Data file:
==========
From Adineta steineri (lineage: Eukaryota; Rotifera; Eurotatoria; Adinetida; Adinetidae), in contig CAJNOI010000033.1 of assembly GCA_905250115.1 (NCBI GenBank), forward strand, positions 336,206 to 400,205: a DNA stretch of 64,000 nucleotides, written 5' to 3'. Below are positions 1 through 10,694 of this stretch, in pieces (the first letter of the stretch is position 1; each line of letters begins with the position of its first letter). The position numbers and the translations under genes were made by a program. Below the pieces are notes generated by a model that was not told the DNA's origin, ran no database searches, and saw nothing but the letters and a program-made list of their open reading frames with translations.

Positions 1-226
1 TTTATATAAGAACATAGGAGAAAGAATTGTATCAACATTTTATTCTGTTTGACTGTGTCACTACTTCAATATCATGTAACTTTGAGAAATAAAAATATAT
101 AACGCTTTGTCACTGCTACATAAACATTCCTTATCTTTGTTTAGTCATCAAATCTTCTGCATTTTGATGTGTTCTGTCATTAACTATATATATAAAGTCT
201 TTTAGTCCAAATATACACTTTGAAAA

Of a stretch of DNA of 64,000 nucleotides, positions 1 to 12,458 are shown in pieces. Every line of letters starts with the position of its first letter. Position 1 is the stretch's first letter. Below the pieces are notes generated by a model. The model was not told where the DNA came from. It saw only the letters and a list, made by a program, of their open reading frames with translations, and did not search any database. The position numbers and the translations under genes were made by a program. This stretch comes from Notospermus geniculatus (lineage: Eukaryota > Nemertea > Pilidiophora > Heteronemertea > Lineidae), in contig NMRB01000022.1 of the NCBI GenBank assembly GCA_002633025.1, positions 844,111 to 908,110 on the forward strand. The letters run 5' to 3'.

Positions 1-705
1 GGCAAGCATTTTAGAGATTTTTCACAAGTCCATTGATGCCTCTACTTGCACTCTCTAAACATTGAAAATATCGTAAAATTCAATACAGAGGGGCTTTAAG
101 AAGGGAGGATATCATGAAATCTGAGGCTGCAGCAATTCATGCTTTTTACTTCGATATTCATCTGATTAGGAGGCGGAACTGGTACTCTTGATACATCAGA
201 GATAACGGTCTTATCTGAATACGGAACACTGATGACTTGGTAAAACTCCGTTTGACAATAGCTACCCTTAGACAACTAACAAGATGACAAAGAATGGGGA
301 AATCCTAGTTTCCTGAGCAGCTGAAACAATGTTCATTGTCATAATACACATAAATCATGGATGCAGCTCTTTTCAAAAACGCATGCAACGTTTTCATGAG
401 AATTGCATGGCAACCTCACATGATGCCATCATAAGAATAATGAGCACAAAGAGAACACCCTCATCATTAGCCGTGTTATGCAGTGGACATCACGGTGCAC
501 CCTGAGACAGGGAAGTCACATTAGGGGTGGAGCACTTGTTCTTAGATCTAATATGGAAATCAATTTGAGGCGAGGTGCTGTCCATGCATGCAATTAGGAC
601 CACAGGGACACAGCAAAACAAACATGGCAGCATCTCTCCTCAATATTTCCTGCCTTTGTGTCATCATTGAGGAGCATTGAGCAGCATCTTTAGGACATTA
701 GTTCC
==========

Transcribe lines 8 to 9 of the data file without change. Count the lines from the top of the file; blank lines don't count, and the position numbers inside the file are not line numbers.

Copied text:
1 GGCAAGCATTTTAGAGATTTTTCACAAGTCCATTGATGCCTCTACTTGCACTCTCTAAACATTGAAAATATCGTAAAATTCAATACAGAGGGGCTTTAAG
101 AAGGGAGGATATCATGAAATCTGAGGCTGCAGCAATTCATGCTTTTTACTTCGATATTCATCTGATTAGGAGGCGGAACTGGTACTCTTGATACATCAGA